3. Chuy’s, Austin, TX. Chuy’s is an eclectic, funky local chain restaurant (and by chain, I mean it has a few locations in Austin, and I believe one in San Antonio-it’s no On the Border!). It has the absolute best Mexican food, excepting the tiny hole-in-the-wall mom-and-pop establishments from home. Again, its popularity ensures that it will always be crammed full of people, but you don’t even think about it, because you can enjoy drinks and the self-service chips and salsa bar-crisp, perfectly salted tortilla chips and divinely spicy salsa.. One of the best things about Chuy’s is the inclusion of New Mexico green hatch chiles in many of its menu items. It’s a flavor I love and grew up with, but not all that common to find. I usually order the oddly named “Chicka Chicka Boom Boom”, chicken and cheese enchiladas with roasted green chile sauce. I always struggle to finish the meal, but every bite is precious, so I manage!

2. Kincaid’s, Fort Worth, TX. Whenever my mom and I talk about the one food that is most satisfying and crave-able, she inevitably mentions a good, old-fashioned hamburger. I’m always scanning through various dishes in my mind, like steak, salmon, Mexican food, a hot bowl of pasta, but Mom always knows what she wants! She says there is nothing like a good hamburger, and I’m inclined to agree. No hamburger could hit the spot more than the homestyle burger from Kincaid’s, housed in an old grocery. There is nothing fancy about the place, but it’s undeniably charming, retaining the old painted wooden shelves from the days when it was a real grocery. I always order a ¼ lb. burger with a side of onion rings-they’re perfectly crispy, and light on the batter, so not too heavy. A simple meal, but a great one.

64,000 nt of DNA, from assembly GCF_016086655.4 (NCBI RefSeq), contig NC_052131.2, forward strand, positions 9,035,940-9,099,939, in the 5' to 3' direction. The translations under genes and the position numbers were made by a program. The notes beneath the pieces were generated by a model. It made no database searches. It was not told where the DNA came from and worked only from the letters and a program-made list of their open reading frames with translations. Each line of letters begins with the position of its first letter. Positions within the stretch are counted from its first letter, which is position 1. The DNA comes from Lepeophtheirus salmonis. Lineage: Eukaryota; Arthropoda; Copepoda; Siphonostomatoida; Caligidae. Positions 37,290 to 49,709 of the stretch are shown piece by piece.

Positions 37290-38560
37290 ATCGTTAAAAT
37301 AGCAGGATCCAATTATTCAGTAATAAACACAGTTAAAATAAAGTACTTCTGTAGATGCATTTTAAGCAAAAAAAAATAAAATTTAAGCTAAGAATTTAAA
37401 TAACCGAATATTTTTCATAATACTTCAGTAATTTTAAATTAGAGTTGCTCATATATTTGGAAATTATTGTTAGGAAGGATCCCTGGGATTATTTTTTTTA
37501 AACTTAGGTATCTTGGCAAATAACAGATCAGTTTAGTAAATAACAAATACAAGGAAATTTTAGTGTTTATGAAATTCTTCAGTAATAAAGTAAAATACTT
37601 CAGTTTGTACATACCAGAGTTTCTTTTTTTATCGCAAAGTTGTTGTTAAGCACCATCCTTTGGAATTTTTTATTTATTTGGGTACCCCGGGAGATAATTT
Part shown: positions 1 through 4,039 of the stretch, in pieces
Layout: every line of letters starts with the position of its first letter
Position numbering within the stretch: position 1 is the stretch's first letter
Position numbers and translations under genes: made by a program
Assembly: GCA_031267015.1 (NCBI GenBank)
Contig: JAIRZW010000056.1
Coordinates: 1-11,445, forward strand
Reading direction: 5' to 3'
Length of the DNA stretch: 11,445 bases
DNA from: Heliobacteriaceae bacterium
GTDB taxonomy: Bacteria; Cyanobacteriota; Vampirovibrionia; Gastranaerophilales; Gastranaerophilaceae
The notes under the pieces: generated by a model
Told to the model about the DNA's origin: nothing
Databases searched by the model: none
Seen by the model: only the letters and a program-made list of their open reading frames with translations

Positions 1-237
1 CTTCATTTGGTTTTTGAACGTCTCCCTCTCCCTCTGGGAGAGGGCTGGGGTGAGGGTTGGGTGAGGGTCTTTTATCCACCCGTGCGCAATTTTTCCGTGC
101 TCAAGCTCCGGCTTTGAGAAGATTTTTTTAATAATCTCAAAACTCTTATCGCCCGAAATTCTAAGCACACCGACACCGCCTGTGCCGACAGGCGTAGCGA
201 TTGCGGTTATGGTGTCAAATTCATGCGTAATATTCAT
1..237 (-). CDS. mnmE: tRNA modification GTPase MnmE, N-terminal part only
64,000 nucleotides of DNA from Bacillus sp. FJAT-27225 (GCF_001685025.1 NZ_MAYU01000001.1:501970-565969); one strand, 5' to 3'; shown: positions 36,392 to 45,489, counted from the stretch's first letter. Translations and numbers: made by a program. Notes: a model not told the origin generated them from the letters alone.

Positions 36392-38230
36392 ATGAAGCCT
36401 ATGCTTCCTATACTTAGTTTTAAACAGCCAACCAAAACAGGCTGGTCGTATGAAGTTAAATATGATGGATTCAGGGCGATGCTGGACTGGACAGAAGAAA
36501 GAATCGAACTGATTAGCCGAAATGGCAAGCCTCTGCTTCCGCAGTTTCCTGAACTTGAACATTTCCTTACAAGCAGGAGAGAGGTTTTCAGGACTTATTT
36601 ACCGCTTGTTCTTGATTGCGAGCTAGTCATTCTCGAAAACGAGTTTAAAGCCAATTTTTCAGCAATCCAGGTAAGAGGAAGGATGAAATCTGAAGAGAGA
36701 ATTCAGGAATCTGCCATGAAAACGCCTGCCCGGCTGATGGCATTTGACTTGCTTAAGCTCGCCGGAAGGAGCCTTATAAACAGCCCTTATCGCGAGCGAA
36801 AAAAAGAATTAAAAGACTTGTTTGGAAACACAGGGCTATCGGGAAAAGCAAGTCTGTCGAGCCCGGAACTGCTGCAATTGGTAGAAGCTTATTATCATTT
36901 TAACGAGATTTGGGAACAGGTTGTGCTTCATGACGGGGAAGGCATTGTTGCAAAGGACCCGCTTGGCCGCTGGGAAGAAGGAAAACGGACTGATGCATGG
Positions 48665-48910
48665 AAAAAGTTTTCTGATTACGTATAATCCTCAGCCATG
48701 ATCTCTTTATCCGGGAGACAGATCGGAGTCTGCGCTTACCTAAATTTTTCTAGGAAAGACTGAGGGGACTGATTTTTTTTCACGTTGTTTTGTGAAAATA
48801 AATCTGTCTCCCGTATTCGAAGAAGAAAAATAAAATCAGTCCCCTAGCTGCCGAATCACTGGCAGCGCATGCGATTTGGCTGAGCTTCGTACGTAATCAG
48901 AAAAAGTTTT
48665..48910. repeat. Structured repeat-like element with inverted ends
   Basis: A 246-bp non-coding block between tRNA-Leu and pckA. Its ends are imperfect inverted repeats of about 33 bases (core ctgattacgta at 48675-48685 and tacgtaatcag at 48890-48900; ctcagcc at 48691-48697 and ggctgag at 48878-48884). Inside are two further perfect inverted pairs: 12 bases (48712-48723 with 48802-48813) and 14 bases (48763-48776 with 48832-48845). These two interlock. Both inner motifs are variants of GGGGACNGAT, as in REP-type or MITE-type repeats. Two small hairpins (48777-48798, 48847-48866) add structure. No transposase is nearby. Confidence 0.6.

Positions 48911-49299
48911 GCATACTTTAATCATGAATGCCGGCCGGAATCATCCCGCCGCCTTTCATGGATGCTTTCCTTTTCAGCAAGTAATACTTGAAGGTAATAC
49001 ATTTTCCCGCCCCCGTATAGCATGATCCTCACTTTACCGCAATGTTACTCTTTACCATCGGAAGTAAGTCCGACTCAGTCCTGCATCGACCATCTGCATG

1. Shady Grove, Austin, TX. Yes, I saved the best for last. My husband and I lived in Austin for almost a year before we experienced the wonder that is Shady Grove. It’s located just down the road from Barton Springs, the natural spring-fed pool that Austinites love to immerse themselves in. I could actually devote a post to the bliss of Barton Springs-there is nothing like a dive into the clean, cold water on a 90 degree Texas afternoon! Anyway, back to Shady Grove. It has a great outdoor patio surrounded by an old-fashioned wooded fence. There’s a small stage for live music on Thursdays and colored lights dangling from the trees. Bathrooms are cutely located in a gleaming silver Airstream trailer parked conveniently next to the outdoor bar. All in all, very aesthetically pleasing. And I haven’t even gotten to the food! I’m a bit ashamed to give Shady Grove the number one spot considering I’ve only actually eaten two of their dishes. The truth is, I had the tortilla-crusted catfish the first time, because I can’t resist any sort of “crusted” fish. It was really delicious, but it apparently didn’t hold a candle to my husband’s meal. He had been given a little inside secret from the waiter-the green chile black bean burrito can be made with the addition of brisket. Promptly, he ordered the burrito, which truth be told, is never what jumps out at me when I scour menus. After that first bite, I was a complete convert. Every time I’ve returned to Shady Grove, I’ve ordered the same burrito, and every bite is as incredible as that first one. That combined with the ambiance is why my “keep Austin weird” shirt is from Shady Grove, and why it’s my number 1.